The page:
Sunday rewind: Week 7
Every Monday morning, the National Football Post’s Matt Bowen brings you a rundown of Sunday’s action in the NFL.
Second-half adjustments in Miami
What was so impressive about the Saints’ comeback win Sunday in Miami were the adjustments coach Sean Payton and defensive coordinator Gregg Williams made to their game plans in the second half. On defense, the Saints started to limit the production of the Dolphins’ wildcat offense and produced two scores themselves on interception returns — forcing Chad Henne, a young, inexperienced quarterback, to throw the ball where they wanted it to go.
And on offense, Payton started running the ball with Mike Bell, keeping the Dolphins’ defense on the field and forcing them to bring an eighth defender in the box. Throughout the first half, the Dolphins secondary challenged the Saints receivers down the field better than any defense I’ve seen this season, but that didn’t last in the second half — when Bell got going. Running the ball in this offense opens up passing lanes down the field. That’s why Brees was able to bounce back after that first half and the Saints were able to score 22 fourth-quarter points. Big coaching moves by the Saints.
The Cardinals defense
What was most impressive about Arizona’s win on the road in the Meadowlands was the play of its defense — and, more important, how it attacked Eli Manning and the Giants. Arizona used a wide variety of pressure looks and dropped into coverage enough at the snap that I felt as if Manning made some throws that were ill-advised because he was confused at what he saw from his pre-snap reads. The Cardinals forced four turnovers and picked off Manning, who never looked comfortable, three times. By far, the best defensive game plan I saw on Sunday. Yes, they gave up some plays, but their secondary attacked the football and made enough plays of their own to win.
Vikings go down
Beyond the fact that the Steelers defense is back making game-changing plays — something we’ve talked about in recent weeks — two separate situations struck me as reasons Minnesota couldn’t take control of this game when they had the chance. At the end of the half, the Vikings should have gone into the locker room up 7-3, but their defense played timid and soft in that final two-minute drill. They sat back in coverage, and Ben Roethlisberger was able to sit in the pocket and throw down the field — going 91 yards in eight plays to take a 10-7 lead at the half.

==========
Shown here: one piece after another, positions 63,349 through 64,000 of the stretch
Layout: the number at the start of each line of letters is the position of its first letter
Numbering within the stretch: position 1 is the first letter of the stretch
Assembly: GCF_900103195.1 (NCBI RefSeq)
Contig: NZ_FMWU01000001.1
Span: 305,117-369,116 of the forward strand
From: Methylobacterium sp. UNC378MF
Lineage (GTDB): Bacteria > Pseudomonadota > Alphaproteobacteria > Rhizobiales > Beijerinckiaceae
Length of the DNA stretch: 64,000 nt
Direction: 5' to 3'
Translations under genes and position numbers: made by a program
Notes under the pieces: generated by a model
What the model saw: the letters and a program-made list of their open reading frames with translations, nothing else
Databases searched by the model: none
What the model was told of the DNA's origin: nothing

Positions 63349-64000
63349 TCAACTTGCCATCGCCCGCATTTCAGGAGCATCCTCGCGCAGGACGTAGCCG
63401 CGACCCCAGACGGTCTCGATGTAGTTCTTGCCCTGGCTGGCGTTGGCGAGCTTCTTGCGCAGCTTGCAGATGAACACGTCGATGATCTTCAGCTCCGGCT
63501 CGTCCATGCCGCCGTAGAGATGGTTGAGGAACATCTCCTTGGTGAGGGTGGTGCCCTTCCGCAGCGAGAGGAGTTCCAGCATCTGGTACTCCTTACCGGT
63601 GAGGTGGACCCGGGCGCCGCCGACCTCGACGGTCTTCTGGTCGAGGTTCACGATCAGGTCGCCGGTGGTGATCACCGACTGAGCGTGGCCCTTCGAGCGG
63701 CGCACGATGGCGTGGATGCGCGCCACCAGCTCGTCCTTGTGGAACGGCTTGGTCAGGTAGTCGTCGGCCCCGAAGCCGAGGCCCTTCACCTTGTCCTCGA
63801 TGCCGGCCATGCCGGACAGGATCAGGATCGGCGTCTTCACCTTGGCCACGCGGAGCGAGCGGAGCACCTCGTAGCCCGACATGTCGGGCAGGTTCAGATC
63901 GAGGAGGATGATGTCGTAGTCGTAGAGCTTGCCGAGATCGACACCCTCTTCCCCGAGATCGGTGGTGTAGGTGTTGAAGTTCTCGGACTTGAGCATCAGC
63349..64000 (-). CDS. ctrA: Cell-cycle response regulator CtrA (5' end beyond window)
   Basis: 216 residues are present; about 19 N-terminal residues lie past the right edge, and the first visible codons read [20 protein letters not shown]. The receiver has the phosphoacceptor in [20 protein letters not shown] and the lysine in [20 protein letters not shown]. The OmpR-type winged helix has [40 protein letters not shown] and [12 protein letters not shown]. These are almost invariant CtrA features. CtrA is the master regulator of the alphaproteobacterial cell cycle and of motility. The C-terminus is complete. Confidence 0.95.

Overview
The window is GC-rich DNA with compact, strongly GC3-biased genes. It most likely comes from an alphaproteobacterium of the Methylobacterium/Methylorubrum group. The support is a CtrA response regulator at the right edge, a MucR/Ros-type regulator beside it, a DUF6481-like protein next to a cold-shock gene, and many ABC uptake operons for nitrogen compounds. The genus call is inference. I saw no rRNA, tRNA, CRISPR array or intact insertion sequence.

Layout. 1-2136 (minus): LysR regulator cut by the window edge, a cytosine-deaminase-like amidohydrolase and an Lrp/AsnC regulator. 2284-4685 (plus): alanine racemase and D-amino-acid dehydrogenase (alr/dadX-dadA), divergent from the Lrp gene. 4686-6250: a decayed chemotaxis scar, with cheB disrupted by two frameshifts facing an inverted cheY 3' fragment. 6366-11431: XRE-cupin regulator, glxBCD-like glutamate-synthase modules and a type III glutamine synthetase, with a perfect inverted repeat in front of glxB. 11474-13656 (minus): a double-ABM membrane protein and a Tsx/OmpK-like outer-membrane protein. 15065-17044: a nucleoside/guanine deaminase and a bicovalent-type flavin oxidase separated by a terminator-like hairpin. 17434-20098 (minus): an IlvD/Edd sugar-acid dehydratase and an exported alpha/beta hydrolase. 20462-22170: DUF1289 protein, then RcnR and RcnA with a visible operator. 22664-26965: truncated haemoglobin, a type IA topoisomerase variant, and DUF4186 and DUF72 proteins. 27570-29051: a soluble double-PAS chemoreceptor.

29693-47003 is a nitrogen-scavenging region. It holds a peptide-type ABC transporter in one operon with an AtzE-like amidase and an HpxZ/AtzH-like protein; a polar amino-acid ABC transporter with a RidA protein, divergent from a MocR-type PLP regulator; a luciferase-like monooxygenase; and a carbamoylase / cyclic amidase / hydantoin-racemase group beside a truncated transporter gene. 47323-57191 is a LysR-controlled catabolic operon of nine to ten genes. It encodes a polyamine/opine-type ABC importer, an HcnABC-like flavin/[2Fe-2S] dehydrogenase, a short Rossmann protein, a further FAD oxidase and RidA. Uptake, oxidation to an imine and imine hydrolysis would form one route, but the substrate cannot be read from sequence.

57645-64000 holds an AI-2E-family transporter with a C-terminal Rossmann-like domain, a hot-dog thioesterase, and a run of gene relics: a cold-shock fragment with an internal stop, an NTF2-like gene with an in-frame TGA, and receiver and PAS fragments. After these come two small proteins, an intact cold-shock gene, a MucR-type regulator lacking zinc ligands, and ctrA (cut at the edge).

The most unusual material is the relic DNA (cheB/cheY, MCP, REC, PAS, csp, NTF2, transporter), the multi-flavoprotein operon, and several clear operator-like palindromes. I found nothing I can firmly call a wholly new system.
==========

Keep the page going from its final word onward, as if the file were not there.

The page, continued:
On offense, the Vikings — down 13-7 in the third — had a first-and-goal opportunity and decided to try two play-action passes. Am I wrong or do you go with Adrian Peterson on three consecutive running plays in that situation? We talked about good coaching in the Saints win, but this is an example of questionable coaching in the Vikings loss.
Sure, the two turnovers that were returned for scores were killers for Minnesota, but that doesn’t hide the fact that those were two situations that should have won. Different game if they go into the locker room with the lead or punch it in for a TD in the third quarter instead of settling for a field goal.
Raiders take a step back
I was shocked by the Raiders’ performance at home against the Jets. Here’s a New York team coming across the country after three straight losses and holding on to their offense with a struggling rookie QB, and Oakland — one week after a very impressive win over the Eagles — goes back to playing undisciplined and unsound football in a 38-0 beating, giving up over 300 yards on the ground.. How does this happen? How can a team that looks so good, almost as if they’re about to come together as a team, go back to a dysfunctional brand of football on both sides of the ball the week after? I completely agree with the benching of QB JaMarcus Russell, a move that could have been made two weeks ago, but he can’t shoulder the entire blame for this. Good teams in this league play with consistency, and the Raiders just can’t figure that out.
The Packers offensive line got better Sunday — and even though it was a cakewalk for Green Bay in Cleveland, that’s how their offense is supposed to look on Sundays. They have so many big-play weapons, and when Ryan Grant runs the ball with an average of over five yards a carry, the offensive game plan looks easy for QB Aaron Rodgers. Rodgers completed 15 passes for 246 yards, good for over 12 yards an attempt. What that means is that the Packers will be able to throw the ball down the field and are able to get the ball into the hands of their playmakers because they’ve established a running game. And when Rodgers does drop back to pass, he can sit and pick his targets in the pocket. I can see how frustrating the early part of this season has been for Packers fans because days like yesterday show us just how impressive this offense can be. Now they have to do it against the Vikings.
Romo to Austin — again